The people of northern Bahamas have just experienced one of the strongest hurricanes ever recorded in the Atlantic Ocean. At 185 mph, Hurricane Dorian ties with three other hurricanes for second place for this infamous title. But the most amazing, and destructive, fact is that Dorian stalled and subjected the northern Bahamas to its hurricane force winds for more than 48 hours. Imagine what destruction an EF4 tornado 12-miles wide hitting the Midwest for two full days would do to communities there. Add to those ferocious winds a 20-foot storm surge too and you’ll better understand the massive destructive impacts of this storm.
The scale, length of time and storm surge on these islands will present the Bahamas, and the international community, with a disaster response and recovery fraught with challenges. One notable challenge is overcoming the logistics of small islands that now have no, or significantly compromised, infrastructure. The establishment of sea and air pipelines will be priority number one in order to open the islands to evacuate people with critical injuries or life-threatening health conditions, while allowing for initial resources to facilitate desperately needed search and rescue operations to save lives. It is safe to assume that all airstrips and runways have been damaged, and ports compromised. Therefore, an armada of small vessels and helicopters will be needed for the immediate emergency response over the coming days.
Also, like many small Caribbean islands, residents rely on cisterns and water harvesting where piped water does not exist. Access to safe water is going to be a critical emergency need now and in the coming months until systems are restored and wells decontaminated. This will require mobile water treatment units, augmented by the distribution of purification tablets, to ensure communities have access to safe drinking water and to prevent outbreaks of acute watery diseases.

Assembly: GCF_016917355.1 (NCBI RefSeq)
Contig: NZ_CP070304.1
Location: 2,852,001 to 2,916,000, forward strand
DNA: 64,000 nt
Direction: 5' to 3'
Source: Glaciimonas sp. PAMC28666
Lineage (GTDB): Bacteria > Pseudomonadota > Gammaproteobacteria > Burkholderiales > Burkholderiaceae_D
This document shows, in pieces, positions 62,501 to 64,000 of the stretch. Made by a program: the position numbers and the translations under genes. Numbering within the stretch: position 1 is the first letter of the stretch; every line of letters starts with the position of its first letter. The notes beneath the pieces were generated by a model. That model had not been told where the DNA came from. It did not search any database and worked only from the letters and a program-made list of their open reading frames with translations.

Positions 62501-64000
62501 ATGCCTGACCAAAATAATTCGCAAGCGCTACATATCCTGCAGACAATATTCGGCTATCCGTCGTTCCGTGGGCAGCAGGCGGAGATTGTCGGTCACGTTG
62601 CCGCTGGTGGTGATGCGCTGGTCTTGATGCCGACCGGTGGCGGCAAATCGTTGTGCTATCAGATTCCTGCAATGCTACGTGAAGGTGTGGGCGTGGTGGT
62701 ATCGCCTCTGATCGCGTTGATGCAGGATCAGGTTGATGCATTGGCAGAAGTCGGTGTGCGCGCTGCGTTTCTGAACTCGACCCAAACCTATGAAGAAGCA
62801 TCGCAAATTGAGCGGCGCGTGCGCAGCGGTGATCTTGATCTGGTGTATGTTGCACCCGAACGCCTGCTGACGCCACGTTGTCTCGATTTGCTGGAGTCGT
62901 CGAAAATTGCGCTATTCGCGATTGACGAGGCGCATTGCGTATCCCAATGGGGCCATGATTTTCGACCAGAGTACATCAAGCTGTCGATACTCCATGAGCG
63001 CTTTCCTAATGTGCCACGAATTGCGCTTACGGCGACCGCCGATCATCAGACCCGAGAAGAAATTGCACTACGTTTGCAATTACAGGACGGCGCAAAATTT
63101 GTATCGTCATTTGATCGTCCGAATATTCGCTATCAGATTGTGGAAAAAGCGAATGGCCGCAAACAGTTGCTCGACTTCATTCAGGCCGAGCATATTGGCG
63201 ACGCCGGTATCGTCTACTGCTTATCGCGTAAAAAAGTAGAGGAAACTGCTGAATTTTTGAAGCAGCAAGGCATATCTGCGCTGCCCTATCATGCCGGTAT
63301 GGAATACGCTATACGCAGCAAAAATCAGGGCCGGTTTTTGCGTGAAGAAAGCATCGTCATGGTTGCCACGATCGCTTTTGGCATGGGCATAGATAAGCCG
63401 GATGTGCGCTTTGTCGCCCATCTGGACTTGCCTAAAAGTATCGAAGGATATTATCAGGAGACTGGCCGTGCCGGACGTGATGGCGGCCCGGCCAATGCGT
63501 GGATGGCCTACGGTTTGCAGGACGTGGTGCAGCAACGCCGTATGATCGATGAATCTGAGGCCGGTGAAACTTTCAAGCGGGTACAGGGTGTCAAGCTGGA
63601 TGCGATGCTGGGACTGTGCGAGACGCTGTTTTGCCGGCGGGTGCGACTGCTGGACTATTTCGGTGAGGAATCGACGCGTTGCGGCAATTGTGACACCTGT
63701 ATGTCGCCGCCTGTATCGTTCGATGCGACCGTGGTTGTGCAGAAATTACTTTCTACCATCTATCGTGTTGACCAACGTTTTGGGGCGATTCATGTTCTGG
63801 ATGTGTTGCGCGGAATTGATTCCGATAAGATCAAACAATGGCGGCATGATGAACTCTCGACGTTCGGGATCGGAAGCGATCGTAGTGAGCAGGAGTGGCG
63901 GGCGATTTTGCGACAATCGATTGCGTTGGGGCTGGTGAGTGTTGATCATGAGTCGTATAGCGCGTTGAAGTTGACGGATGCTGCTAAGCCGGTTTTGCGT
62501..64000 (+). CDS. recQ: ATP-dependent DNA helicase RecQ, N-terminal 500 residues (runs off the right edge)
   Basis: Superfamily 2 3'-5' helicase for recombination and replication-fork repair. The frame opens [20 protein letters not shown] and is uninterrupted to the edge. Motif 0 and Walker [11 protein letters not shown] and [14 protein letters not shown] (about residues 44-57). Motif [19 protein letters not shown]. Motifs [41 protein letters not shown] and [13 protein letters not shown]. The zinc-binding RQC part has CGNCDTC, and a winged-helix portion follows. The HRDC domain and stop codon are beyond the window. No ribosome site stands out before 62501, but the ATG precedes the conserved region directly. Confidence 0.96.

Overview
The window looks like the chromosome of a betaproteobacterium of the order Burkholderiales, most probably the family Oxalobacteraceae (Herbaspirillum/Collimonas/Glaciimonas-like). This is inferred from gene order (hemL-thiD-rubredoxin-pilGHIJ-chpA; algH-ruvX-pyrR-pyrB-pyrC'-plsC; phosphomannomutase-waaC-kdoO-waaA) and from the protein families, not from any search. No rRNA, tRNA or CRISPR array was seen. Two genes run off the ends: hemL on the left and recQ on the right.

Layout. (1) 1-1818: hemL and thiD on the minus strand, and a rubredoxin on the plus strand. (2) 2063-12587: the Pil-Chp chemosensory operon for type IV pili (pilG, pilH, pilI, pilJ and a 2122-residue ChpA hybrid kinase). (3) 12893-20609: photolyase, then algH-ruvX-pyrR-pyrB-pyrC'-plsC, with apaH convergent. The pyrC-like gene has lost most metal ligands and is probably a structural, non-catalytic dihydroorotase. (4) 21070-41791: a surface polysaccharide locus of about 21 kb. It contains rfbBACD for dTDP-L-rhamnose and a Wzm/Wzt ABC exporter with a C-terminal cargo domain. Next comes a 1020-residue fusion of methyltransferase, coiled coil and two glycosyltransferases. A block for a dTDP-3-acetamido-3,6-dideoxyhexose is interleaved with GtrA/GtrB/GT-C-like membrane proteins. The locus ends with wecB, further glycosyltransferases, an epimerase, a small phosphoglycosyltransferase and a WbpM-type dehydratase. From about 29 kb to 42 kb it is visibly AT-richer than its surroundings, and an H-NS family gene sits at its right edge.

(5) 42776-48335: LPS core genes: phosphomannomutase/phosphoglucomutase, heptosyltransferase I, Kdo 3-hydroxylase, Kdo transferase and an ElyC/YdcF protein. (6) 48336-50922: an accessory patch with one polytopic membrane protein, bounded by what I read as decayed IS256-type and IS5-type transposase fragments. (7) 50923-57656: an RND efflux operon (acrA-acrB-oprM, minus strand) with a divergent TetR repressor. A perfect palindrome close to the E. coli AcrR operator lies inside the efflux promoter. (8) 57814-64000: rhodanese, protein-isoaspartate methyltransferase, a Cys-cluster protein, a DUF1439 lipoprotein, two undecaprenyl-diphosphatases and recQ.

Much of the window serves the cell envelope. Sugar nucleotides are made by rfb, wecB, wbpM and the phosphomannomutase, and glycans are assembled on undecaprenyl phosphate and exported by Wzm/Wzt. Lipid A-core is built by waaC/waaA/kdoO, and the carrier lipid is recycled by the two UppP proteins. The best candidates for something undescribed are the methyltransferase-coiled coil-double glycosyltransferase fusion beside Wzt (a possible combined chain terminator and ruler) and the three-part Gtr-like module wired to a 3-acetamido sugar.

Lastly, it is important to note the psychological impact of being forced to huddle inside the dark while water rises around you as you listen to the never-ending howling of hurricane force winds for 24-48 hours. The shock that individuals have gone through will require long-term programs and commitments to help the affected population overcome the mental trauma they have experienced. Children and youth are acutely more vulnerable to post-traumatic stress syndrome after such a devastating event.
These are just a few of the priority needs for the Bahamas over the coming days, weeks and months. They represent priorities for the immediate emergency relief needs as well as areas where commitments will be needed for long-term recovery. I encourage everyone, including residents of Florida like me, to be thankful we did not experience the brunt of Dorian and support our brothers and sisters in the Bahamas who have paid the ultimate price. They will need us today, tomorrow and in the years ahead to fully recover.